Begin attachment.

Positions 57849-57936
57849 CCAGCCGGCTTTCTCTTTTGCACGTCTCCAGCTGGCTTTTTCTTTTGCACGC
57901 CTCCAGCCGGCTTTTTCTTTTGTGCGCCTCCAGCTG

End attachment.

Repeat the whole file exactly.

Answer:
Positions 57849-57936
57849 CCAGCCGGCTTTCTCTTTTGCACGTCTCCAGCTGGCTTTTTCTTTTGCACGC
57901 CTCCAGCCGGCTTTTTCTTTTGTGCGCCTCCAGCTG